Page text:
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Netanyahu

by Jeff Hoffman


One winter morning I broke up with Becky
at FAO Schwarz and then later over drinks

at a Times Square tourist bar, and in between
we watched policemen arrange sawhorses

in front of The Plaza hotel: Netanyahu was coming.
Later, I’d try to write a play about two NYPD officers–

one old, one young. The younger could give
two shits for Israel or Palestine

whereas the older, whose wife was Jewish,
dreamed nightly the Wailing Wall

alive in a cacophony of hands. Becky
was a runner and so I had become

a runner and would follow beside her
around Central Park’s loop

and imagine myself running the same loop
with someone very much like Becky

but not quite the actual Becky
in the actual skin of her sneakers.

And in my daydream, my Daydream Becky
would tease me gently about my spindly legs

then sprint off toward the toy-boat pond,
leaving me to ponder a guzzle of dust.

I’d like to think the world remains big and absolute
beyond the twitching of my eyes. I’d like to imagine

Netanyahu’s fleshy bears of flesh biding time
on the limousine’s buffed black leather.

Netanyahu shuffles his papers into a proper order:
how he will soon emerge from his motoring cave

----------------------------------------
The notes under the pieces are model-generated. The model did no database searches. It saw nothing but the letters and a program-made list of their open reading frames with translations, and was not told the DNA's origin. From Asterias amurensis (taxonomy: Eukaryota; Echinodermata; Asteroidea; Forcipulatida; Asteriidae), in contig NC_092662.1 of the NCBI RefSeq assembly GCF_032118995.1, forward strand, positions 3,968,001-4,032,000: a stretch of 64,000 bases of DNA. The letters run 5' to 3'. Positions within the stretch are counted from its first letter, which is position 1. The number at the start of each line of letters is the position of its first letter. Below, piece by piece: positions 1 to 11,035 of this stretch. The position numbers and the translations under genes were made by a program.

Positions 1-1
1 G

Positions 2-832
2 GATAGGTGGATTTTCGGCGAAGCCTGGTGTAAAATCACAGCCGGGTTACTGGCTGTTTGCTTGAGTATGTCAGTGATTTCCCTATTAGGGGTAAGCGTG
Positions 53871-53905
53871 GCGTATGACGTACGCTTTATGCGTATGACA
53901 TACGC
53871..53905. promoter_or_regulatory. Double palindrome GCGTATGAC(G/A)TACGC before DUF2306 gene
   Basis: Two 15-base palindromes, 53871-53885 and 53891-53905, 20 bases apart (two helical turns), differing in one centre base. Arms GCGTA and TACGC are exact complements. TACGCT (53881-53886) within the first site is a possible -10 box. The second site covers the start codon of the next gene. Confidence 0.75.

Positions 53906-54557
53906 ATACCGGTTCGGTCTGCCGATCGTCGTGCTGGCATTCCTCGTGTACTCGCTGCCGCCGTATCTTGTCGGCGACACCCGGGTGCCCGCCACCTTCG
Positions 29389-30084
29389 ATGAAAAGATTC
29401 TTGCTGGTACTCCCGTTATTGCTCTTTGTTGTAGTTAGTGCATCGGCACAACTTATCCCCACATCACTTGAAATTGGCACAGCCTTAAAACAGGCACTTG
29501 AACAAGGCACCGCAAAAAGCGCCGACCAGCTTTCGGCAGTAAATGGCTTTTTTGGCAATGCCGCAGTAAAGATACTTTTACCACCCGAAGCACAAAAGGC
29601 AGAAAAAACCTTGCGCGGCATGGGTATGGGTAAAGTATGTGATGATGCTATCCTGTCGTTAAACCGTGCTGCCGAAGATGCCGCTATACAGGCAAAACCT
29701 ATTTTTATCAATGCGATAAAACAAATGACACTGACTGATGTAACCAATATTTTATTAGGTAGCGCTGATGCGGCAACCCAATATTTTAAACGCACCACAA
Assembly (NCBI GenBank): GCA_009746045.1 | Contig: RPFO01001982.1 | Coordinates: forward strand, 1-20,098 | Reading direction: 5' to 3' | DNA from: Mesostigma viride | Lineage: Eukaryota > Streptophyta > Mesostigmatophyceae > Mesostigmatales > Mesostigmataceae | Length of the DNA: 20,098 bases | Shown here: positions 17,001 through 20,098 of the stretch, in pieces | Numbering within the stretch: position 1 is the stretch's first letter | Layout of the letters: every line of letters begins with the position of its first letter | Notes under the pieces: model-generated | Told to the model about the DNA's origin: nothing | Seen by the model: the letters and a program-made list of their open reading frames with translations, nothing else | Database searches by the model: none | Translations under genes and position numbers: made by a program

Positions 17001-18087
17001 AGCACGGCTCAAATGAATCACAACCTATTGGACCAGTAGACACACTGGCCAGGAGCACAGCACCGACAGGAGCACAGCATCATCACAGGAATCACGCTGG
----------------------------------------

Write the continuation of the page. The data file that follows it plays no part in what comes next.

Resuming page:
and present himself to the world exactly
in accordance with the craft of his desires.

–And I never could finish the damn play,
and so here in a smatter of snow outside

The Plaza hotel, two policemen sip coffee
and wait for a stranger’s arrival:

they would sift through their own lives,
I think, and not bother much with words–

or how everything might change with the snort
of a horse-carriage horse and a tourist couple

laughing and pointing at Officer Should Have
Long Since Retired, spilling his coffee

on gloveless hands, yowling and helpless,
his only coat–the only one I’ll allow–

the cold bark of an imagined wind.

 

Jeff Hoffman was a Wallace Stegner fellow in poetry at Stanford University from 2004 to 2006. In 2002, he was a Chesterfield Screenwriting Fellow with Paramount Pictures. His poems have appeared recently in The New Republic, Indiana Review, and Ploughshares. (7/2007)


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